Groezinger, E. Y., Cox, R. H., McLean, T. R., & Sunderman, R. T. (2014).Effects of a short hit protocol on indices of aerobic training. Medicine & Science in Sports & Exercise, 46(5), Supplement abstract number 947.

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This study assessed the adaptations in VO2peak, heart rate, recovery VO2, and blood lactic acid in response to short high-intensity interval training bouts (21 minutes per session) performed three days per week in males (N = 10). Ss were measured during the first high-intensity training session and after one and three weeks of training. Training consisted of three one-minute intervals of approximately 125% of VO2 peak separated by four-minute recovery intervals of 40% of VO2 peak. Total training time was 21 minutes (including a one-minute warm-up and cool-down at 50 W).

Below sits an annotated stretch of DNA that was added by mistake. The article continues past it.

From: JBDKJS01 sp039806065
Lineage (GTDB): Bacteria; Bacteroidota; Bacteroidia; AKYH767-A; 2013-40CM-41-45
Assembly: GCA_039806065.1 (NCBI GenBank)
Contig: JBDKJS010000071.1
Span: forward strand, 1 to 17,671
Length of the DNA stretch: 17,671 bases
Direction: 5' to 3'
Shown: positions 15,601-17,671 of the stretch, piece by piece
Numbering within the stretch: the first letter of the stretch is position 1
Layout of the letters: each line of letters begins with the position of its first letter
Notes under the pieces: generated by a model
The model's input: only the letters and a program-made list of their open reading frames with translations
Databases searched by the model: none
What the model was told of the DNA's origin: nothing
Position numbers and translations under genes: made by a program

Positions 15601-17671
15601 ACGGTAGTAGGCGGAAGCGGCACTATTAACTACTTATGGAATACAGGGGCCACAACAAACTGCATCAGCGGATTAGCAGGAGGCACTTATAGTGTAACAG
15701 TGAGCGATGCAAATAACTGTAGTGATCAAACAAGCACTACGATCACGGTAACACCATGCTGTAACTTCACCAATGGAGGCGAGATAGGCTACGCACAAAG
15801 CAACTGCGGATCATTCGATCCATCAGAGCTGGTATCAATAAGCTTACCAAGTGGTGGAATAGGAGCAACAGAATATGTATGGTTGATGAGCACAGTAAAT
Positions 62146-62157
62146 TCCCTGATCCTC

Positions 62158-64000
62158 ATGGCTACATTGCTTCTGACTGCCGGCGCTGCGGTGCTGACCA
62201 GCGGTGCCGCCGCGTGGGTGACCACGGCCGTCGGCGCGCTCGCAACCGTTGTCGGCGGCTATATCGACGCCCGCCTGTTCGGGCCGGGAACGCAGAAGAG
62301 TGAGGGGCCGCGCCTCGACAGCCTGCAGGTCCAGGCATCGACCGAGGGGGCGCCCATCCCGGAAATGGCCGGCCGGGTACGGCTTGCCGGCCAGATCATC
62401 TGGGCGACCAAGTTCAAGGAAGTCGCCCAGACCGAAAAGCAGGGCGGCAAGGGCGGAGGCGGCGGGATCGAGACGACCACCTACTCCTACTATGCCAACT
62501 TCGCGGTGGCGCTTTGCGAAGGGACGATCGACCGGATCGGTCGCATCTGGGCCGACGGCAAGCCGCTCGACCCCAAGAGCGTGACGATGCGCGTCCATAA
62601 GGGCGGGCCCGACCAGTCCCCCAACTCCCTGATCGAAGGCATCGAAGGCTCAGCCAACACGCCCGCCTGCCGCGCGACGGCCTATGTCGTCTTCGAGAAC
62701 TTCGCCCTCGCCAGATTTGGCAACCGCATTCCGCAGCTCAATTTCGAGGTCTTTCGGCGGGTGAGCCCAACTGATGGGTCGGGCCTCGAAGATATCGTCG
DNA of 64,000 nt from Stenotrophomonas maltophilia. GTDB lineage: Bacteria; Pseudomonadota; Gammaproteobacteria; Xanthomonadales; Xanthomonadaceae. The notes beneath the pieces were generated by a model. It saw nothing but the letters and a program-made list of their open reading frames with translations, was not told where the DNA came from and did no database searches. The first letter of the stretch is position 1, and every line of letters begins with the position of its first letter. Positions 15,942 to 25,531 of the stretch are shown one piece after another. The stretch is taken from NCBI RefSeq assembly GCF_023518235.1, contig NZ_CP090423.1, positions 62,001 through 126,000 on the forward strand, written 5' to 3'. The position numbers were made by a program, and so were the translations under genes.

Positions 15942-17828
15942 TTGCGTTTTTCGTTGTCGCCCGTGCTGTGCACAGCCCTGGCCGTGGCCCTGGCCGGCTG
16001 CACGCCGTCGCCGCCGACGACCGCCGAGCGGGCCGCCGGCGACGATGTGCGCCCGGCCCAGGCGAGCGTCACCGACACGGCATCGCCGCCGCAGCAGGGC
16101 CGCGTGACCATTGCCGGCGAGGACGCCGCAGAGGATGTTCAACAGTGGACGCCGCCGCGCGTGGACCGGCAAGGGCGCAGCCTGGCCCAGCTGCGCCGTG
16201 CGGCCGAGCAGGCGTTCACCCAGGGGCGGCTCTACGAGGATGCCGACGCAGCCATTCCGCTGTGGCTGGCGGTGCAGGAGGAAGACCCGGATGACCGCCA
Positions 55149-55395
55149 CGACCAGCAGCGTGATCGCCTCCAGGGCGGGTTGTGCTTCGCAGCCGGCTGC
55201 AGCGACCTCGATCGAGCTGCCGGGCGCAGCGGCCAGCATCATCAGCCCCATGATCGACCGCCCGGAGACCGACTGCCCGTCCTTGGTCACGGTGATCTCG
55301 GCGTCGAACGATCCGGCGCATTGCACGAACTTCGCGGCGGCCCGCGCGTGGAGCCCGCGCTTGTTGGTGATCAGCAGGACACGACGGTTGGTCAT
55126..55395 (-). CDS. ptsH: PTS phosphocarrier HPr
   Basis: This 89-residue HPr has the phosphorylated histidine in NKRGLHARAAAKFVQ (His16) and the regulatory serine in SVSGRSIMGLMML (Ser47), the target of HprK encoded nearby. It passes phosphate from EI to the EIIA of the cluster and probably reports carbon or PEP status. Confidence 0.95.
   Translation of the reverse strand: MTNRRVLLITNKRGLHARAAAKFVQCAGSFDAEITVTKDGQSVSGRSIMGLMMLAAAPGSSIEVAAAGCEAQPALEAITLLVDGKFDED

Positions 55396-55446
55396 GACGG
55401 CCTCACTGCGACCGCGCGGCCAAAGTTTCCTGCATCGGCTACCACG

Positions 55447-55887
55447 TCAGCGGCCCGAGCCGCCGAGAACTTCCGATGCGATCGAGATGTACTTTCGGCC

VO2 peak significantly increased by 8% after three weeks (9 sessions). Reductions in the heart rate (relative bradycardia) and blood lactate responses were observed during the training session beginning at week 1. VO2 during recovery intervals averaged 0.45 L/min more than predicted.

Implication. Aerobic capacity and submaximal responses can be changed significantly with short weekly time investments. The highly elevated recovery VO2 may contribute to the aerobic adaptations observed

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